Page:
Foodie Pseudery (28)
Although I usually cringe a little when chefs describe cooking as an art, there is part of me which understands exactly what they mean: cooking and baking can feel as creative as drawing, sewing, or writing. I’m not surprised, then, that a chef in San Francisco has developed what she calls ‘poetic culinaria’. This is a concept with the potential to be sublime, but which seems to be, at least in this fawning article in the Wall Street Journal, ridiculous.
Last month, [chef Dominique Crenn] was walking her boxer and two Chihuahuas in Buena Vista Park with a friend while they discussed an impending state ban on foie gras, pate made from the livers of force-fed geese and ducks. Ms. Crenn said she then spied a bird’s nest in a tree.
‘That’s it. I must begin again,’ without foie gras, she thought. It struck her that a dish, titled ‘Birth,’ using the remnants of her foie gras supply combined with a bird’s nest, would represent a new beginning.
On Saturday morning a week later, Ms. Crenn experimented with some elements for “Birth.” She dropped a purée of corn and melted foie gras fat into liquid nitrogen to create little frozen balls that looked like eggs. She also melted chocolate with porcini powder and streamed ribbons of the mixture into cold water to form thin branches.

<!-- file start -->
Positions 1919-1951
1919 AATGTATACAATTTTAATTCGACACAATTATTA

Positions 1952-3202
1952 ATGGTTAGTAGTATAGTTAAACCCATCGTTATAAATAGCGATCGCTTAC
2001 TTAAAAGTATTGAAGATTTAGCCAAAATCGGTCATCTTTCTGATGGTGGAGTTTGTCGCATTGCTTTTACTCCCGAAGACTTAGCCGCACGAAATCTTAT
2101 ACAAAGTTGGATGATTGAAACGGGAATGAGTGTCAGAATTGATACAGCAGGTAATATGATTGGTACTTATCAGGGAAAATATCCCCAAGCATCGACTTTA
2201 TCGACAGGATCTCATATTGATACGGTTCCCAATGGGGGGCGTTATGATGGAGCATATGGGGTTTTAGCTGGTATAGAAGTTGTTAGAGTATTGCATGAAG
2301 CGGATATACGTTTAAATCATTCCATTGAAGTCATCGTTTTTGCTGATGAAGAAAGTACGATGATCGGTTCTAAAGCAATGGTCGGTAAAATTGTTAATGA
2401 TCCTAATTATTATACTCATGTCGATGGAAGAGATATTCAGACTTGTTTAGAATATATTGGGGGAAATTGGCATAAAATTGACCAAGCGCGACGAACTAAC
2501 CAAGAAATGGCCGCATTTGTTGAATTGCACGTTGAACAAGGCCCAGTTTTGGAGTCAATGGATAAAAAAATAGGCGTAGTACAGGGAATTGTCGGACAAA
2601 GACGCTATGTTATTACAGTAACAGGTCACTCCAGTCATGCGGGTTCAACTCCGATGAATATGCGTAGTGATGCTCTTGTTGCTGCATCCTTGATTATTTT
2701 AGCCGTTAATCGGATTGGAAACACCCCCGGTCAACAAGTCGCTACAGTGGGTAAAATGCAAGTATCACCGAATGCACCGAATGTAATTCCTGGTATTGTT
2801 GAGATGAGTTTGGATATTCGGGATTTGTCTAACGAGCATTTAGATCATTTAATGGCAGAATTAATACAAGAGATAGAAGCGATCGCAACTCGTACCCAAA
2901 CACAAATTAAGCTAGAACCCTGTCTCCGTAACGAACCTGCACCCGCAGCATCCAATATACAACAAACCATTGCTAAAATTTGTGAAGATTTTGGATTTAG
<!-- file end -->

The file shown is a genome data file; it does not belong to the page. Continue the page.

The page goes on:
While a team of five raced through chores, Ms. Crenn appeared in a deep calm as she recreated foie gras beads and chocolate ribbons. The moment she completed a task, she darted out of the kitchen with ninja-like alacrity, perhaps reflecting her 10 years of judo training, and returned with materials for a new task.
Juan Contreras, her 29-year-old pastry chef, immediately critiqued it, suggesting she should have used branches of salsify instead of chocolate. For a split second, Ms. Crenn’s girlish enthusiasm wilted, her deep-set eyes turned downcast, a flash of vulnerability that vanished as quickly as it came.